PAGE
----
Product Reviews

Moto E4

Motorola has made it dead simple to stumble upon not just an affordable Android phone, but a really good one, at that. 

The new Moto E4 is no exception, and at the low cost of $129/£129, it honestly had me fooled that it wasn’t gunning for the mid-range alongside the Moto G5 and Moto G5 Plus.

It’s easy enough to see why I was mistaken. Loaded with Android Nougat alongside its quad-core processor, the 2.5D glass front covering the E4 gives it an undeniably fresh look and the fingerprint sensor is an unexpected treat at this price point. Finally, add in a few crowd-pleasers like Google Assistant, a removable battery and microSD support and you’ve got the makings for what seems like a robust mid-range option on paper.

Obviously, having all of this in a budget package makes the E4 all the more appealing and once again, Moto has upped its own bar by bringing yet another well-designed budget phone to market that will suit many users perfectly.

It shouldn’t be a surprise that the Moto E4 isn’t a gaming powerhouse or the premier choice for enjoying your multimedia compared to high-end options. But for the price, there’s surprisingly little compromise here.

Moto E4 release date and price

The latest budget phone from Moto will be available starting today at Verizon on a prepaid basis for $69.99. If you snag that model, it’ll be tied to that network for a year or until you make $75 in payments. Then, it will be unlockable.

If you don’t mind waiting just a small while, there will be an unlocked Moto E4 for $129/£129 on June 30 from Amazon, NewEgg, Best Buy, B&H, Fry’s and official Motorola’s website. Moto tells us that like its previous budget phones, an ad-supported E4 will eventually be available subsidized through Amazon, though we don’t know the official price as of yet. It’s a relatively safe call to say that it will cost around $99.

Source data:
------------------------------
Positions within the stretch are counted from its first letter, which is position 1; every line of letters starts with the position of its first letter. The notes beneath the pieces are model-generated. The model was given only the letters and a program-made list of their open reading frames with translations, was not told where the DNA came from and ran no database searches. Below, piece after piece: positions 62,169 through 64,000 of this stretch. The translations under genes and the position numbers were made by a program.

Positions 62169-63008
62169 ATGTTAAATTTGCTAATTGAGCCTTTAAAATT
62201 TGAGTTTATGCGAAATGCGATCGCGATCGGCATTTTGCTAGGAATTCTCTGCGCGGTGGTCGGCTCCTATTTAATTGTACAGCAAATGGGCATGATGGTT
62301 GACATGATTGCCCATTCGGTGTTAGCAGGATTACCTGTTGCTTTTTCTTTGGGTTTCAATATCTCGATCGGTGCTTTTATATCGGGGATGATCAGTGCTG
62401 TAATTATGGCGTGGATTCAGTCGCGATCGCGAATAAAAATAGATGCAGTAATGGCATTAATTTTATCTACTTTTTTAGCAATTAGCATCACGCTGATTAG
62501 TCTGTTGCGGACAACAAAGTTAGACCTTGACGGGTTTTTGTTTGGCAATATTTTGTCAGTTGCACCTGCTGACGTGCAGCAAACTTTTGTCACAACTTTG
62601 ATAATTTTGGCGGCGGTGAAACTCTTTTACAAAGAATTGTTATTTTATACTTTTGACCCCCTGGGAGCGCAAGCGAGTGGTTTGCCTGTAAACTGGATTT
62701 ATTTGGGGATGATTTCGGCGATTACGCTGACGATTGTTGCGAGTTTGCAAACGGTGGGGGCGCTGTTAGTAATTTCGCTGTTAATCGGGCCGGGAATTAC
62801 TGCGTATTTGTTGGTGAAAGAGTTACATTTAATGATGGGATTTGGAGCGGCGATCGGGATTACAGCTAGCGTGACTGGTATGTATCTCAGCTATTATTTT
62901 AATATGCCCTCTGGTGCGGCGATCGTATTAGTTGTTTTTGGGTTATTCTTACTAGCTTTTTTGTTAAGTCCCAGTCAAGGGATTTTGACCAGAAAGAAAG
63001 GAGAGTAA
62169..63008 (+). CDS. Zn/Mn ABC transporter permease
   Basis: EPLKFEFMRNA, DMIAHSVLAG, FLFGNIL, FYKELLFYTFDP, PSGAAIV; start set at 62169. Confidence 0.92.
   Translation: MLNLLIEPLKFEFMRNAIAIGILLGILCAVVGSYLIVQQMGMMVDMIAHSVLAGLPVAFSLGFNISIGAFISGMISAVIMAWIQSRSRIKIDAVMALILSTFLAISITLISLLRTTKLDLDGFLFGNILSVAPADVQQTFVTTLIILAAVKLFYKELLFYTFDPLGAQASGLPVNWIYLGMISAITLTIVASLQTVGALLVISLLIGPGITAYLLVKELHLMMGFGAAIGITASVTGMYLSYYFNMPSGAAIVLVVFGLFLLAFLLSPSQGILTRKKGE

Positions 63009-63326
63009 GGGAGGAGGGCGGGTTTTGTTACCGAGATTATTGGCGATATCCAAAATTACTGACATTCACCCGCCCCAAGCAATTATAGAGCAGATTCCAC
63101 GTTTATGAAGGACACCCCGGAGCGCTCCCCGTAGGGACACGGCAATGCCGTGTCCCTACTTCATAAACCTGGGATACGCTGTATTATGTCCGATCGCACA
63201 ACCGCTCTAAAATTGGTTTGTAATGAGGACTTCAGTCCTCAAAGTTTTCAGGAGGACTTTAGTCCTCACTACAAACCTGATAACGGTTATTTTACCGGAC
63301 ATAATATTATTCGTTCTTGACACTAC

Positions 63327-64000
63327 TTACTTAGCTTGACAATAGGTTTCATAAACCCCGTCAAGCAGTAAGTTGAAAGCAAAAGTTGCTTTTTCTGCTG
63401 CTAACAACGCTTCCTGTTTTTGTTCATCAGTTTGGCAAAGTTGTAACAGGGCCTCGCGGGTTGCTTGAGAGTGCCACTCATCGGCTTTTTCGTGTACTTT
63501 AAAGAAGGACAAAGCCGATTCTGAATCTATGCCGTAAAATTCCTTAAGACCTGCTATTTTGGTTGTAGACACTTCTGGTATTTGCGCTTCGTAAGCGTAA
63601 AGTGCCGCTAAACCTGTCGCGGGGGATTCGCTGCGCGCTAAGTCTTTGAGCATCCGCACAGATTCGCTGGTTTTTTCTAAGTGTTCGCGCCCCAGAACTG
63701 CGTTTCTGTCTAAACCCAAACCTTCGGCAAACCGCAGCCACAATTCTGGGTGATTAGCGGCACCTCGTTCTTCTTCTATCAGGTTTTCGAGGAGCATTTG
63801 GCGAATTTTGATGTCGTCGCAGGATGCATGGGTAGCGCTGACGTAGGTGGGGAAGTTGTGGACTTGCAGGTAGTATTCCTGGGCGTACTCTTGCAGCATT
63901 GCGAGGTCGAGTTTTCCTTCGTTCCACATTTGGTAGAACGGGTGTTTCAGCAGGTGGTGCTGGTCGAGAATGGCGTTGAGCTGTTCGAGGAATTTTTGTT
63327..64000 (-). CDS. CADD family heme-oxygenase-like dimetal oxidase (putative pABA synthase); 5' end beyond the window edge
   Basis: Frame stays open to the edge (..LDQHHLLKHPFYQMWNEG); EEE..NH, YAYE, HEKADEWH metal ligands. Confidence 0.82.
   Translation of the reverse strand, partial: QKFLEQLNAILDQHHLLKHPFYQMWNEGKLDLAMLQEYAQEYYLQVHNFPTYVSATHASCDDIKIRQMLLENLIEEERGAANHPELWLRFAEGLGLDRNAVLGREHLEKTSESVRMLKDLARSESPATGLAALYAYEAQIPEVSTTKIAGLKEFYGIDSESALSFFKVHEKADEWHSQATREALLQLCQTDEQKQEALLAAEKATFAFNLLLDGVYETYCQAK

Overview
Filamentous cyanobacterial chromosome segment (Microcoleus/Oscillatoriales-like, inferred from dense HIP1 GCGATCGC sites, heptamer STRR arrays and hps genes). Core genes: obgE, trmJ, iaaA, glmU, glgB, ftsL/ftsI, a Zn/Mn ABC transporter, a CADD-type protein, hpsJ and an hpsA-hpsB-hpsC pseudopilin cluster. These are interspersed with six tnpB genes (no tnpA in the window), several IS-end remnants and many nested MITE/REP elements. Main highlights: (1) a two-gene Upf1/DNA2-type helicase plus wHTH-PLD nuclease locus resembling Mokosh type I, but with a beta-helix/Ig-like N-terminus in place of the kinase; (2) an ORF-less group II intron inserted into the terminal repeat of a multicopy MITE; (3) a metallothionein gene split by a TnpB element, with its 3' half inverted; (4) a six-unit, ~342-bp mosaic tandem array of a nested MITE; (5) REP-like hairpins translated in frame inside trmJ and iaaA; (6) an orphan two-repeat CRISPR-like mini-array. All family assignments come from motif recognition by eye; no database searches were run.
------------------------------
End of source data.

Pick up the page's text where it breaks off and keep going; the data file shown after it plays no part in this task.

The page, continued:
No matter where you choose to purchase the Moto E4, it will support both CDMA and GSM signal, meaning that carriers like AT&T, Sprint, Verizon, T-Mobile and other MVNOs will work out of the box.

Design

Affordable smartphones are better than ever. Not only are the specs fairly respectable on the whole, but design cues from the high-end range of smartphones have seeped in, making cheap phones not look so…cheap.

The Moto E4 impresses off the bat with its slightly curved 2.5D glass panel, melding into the all-plastic chassis almost seamlessly. The small lip at the display’s edge where the glass transitions to glossy plastic breaks the illusion a bit.

On its front, you’ll find the usual suspects, like a front facing camera, an LED flash and an earpiece that doubles as a speaker. More surprising an inclusion is the fingerprint sensor, which looks to be lifted from the Moto G5. The concave sensor is easy to find without looking for and it’s as responsive and secure as one’s your find in phones that cost two to three times as much.

Around the phone’s sides, you’ll find a 3.5mm headphone jack, a microUSB port for charging, and combo of volume rocker and notched power button along its right edge.

The phone’s rear will look different depending on where you live. In the UK, you’ll be treated to an all-metal body, which gives it a more premium look. In the US, it’s made up of lightly textured plastic. Personally, I’m more a fan of the plastic since it gives it a distinct look when sitting next to the G5.

Both feature a circular camera system that sticks out just a bit, which has oddly become somewhat of a signature Moto feature. We’re not sure why it couldn’t have sat flush given that the sensor doesn’t feature any high-end features, but thankfully, the bump doesn’t detract from the experience much given that it’s a near-$100 phone.

Popping off the plastic cover reveals the battery, SIM slot and microSD slot. People, including myself, love having the flexibility of swapping out a battery, so the fact that this phone offers it is a big plus.


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